Media, Children, and the Family: Social Scientific, Psychodynamic, and Clinical Perspectives

By Dolf Zillmann; Jennings Bryant et al. | Go to book overview

11
CONFRONTING CHILDREN'S FRIGHT RESPONSES TO MASS MEDIA

Joanne Cantor
University of Wisconsin--Madison

Anyone who has grown up in our culture knows that exposure to television shows, films, and other mass media presentations depicting danger, injury, bizarre images, and terror-stricken victims can scare an audience. Most of us seem to be able to remember at least one specific program or movie that terrified us when we were a child and that made us nervous, remained in our thoughts, and affected other aspects of our behavior for some time afterwards. Anecdotal evidence abounds, and, although research interest in this topic has been sporadic over the years, studies published in every decade starting with the 1930s have indicated that transitory fright responses to mass media stimuli are quite typical, and that enduring, and sometimes severe, emotional disturbances occur in a substantial proportion of children ( Cantor, 1991).

The research literature also shows that parents are frequently unaware of their children's fright reactions ( Cantor & Reilly, 1982; Preston, 1941), and that children are widely exposed to televised stimuli that were originally intended for adults and that are typically considered inappropriate for young children ( Meyrowitz, 1985). A study by Sparks ( 1986), for example, reported that almost half of a sample of 4- to 10- year-olds had seen Poltergeist and Jaws, and substantial proportions of the sample had seen

-139-

Notes for this page

Add a new note
If you are trying to select text to create highlights or citations, remember that you must now click or tap on the first word, and then click or tap on the last word.
One moment ...
Default project is now your active project.
Project items

Items saved from this book

This book has been saved
Highlights (0)
Some of your highlights are legacy items.

Highlights saved before July 30, 2012 will not be displayed on their respective source pages.

You can easily re-create the highlights by opening the book page or article, selecting the text, and clicking “Highlight.”

Citations (0)
Some of your citations are legacy items.

Any citation created before July 30, 2012 will labeled as a “Cited page.” New citations will be saved as cited passages, pages or articles.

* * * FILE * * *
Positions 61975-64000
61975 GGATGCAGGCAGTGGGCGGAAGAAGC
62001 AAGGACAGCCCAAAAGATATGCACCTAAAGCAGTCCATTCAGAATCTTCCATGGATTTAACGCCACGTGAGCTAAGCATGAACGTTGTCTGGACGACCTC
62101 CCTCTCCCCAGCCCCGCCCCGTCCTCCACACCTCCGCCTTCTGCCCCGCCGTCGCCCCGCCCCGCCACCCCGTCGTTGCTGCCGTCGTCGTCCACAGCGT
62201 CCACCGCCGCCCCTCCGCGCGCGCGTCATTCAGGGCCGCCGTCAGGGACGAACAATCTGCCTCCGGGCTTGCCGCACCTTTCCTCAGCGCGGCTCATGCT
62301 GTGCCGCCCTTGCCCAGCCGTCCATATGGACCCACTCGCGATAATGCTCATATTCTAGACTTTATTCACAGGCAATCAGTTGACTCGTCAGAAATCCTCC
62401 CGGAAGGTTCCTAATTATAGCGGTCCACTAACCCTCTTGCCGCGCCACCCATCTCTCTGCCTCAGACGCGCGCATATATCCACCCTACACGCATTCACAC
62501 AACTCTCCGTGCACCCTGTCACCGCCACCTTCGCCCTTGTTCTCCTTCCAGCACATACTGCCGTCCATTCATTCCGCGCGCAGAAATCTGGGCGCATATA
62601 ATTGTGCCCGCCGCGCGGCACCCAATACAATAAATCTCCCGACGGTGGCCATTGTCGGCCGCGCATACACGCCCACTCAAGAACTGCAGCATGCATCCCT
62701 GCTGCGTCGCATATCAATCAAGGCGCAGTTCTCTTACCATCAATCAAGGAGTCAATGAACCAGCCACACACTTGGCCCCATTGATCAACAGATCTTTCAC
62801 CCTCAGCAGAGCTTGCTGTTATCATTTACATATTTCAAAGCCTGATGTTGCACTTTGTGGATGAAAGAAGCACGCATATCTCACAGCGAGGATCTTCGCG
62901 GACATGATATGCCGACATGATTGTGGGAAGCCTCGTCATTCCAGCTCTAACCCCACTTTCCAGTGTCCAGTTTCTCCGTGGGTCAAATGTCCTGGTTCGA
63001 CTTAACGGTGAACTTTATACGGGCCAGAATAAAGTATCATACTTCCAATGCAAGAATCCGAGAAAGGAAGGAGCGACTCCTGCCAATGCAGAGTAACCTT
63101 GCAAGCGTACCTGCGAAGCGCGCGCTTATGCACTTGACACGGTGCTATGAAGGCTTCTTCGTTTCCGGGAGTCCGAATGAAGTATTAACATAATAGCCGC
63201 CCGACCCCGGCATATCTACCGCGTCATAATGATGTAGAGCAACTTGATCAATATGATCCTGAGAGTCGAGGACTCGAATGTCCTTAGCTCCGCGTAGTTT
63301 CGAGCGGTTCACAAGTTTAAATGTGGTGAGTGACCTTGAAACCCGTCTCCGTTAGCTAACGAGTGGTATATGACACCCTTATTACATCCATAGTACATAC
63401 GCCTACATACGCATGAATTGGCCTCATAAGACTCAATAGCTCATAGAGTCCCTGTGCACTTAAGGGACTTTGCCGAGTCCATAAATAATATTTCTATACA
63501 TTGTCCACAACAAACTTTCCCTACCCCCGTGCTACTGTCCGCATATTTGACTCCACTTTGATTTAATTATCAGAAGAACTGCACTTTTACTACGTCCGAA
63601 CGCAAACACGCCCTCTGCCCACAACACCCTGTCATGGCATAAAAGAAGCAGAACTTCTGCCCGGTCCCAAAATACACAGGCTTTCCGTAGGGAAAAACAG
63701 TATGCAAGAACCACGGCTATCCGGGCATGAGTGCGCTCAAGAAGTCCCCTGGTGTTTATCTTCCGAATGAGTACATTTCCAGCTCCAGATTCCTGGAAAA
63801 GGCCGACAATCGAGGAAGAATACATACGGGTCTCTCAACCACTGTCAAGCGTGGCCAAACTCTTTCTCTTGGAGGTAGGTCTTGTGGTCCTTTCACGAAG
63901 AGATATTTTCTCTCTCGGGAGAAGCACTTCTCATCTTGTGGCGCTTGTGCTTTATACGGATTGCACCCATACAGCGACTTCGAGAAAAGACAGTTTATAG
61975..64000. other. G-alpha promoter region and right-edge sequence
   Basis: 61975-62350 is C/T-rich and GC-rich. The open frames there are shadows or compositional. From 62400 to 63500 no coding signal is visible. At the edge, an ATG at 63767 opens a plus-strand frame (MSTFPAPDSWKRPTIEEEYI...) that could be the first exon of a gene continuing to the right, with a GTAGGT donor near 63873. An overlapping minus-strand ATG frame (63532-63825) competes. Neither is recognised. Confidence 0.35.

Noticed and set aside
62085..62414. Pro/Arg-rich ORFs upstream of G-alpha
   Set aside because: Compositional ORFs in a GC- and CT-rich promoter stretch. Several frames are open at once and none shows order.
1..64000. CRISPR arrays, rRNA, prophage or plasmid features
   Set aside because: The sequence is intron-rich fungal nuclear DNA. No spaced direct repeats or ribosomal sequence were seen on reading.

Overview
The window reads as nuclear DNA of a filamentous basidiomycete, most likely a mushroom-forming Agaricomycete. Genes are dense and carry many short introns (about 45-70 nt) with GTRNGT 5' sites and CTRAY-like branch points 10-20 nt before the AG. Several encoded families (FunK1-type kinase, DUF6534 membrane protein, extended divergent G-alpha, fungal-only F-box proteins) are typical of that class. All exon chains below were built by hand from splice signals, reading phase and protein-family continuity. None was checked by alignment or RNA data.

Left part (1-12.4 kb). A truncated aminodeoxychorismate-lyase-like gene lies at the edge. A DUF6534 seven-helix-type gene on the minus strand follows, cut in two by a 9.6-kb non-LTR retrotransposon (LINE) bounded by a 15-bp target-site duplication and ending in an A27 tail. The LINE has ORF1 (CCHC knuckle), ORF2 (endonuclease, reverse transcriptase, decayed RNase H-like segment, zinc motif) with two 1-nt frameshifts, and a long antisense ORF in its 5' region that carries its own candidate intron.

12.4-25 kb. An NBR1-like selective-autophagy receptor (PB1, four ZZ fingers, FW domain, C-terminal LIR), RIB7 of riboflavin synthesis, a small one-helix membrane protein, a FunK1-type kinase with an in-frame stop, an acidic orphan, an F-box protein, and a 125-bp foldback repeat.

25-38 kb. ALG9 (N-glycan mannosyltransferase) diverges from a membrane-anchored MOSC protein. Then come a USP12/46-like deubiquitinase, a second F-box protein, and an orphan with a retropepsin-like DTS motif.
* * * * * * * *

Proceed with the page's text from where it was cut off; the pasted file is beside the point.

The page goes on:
We also added the ability to view new citations from your projects or the book or article where you created them.

Notes (0)
Bookmarks (0)

You have no saved items from this book

Project items include:
  • Saved book/article
  • Highlights
  • Quotes/citations
  • Notes
  • Bookmarks
Notes
Cite this page

Cited page

Style
Citations are available only to our active members.
Sign up now to cite pages or passages in MLA, APA and Chicago citation styles.

(Einhorn, 1992, p. 25)

(Einhorn 25)

1

1. Lois J. Einhorn, Abraham Lincoln, the Orator: Penetrating the Lincoln Legend (Westport, CT: Greenwood Press, 1992), 25, http://www.questia.com/read/27419298.

Cited page

Bookmark this page
Media, Children, and the Family: Social Scientific, Psychodynamic, and Clinical Perspectives
Table of contents

Table of contents

Settings

Settings

Typeface
Text size Smaller Larger Reset View mode
Search within

Search within this book

Look up

Look up a word

  • Dictionary
  • Thesaurus
Please submit a word or phrase above.
Print this page

Print this page

Why can't I print more than one page at a time?

Full screen
/ 351

matching results for page

Cited passage

Style
Citations are available only to our active members.
Sign up now to cite pages or passages in MLA, APA and Chicago citation styles.

"Portraying himself as an honest, ordinary person helped Lincoln identify with his audiences." (Einhorn, 1992, p. 25).

"Portraying himself as an honest, ordinary person helped Lincoln identify with his audiences." (Einhorn 25)

"Portraying himself as an honest, ordinary person helped Lincoln identify with his audiences."1

1. Lois J. Einhorn, Abraham Lincoln, the Orator: Penetrating the Lincoln Legend (Westport, CT: Greenwood Press, 1992), 25, http://www.questia.com/read/27419298.

Cited passage

Welcome to the new Questia Reader

The Questia Reader has been updated to provide you with an even better online reading experience.  It is now 100% Responsive, which means you can read our books and articles on any sized device you wish.  All of your favorite tools like notes, highlights, and citations are still here, but the way you select text has been updated to be easier to use, especially on touchscreen devices.  Here's how:

1. Click or tap the first word you want to select.
2. Click or tap the last word you want to select.

OK, got it!

Thanks for trying Questia!

Please continue trying out our research tools, but please note, full functionality is available only to our active members.

Your work will be lost once you leave this Web page.

For full access in an ad-free environment, sign up now for a FREE, 1-day trial.

Already a member? Log in now.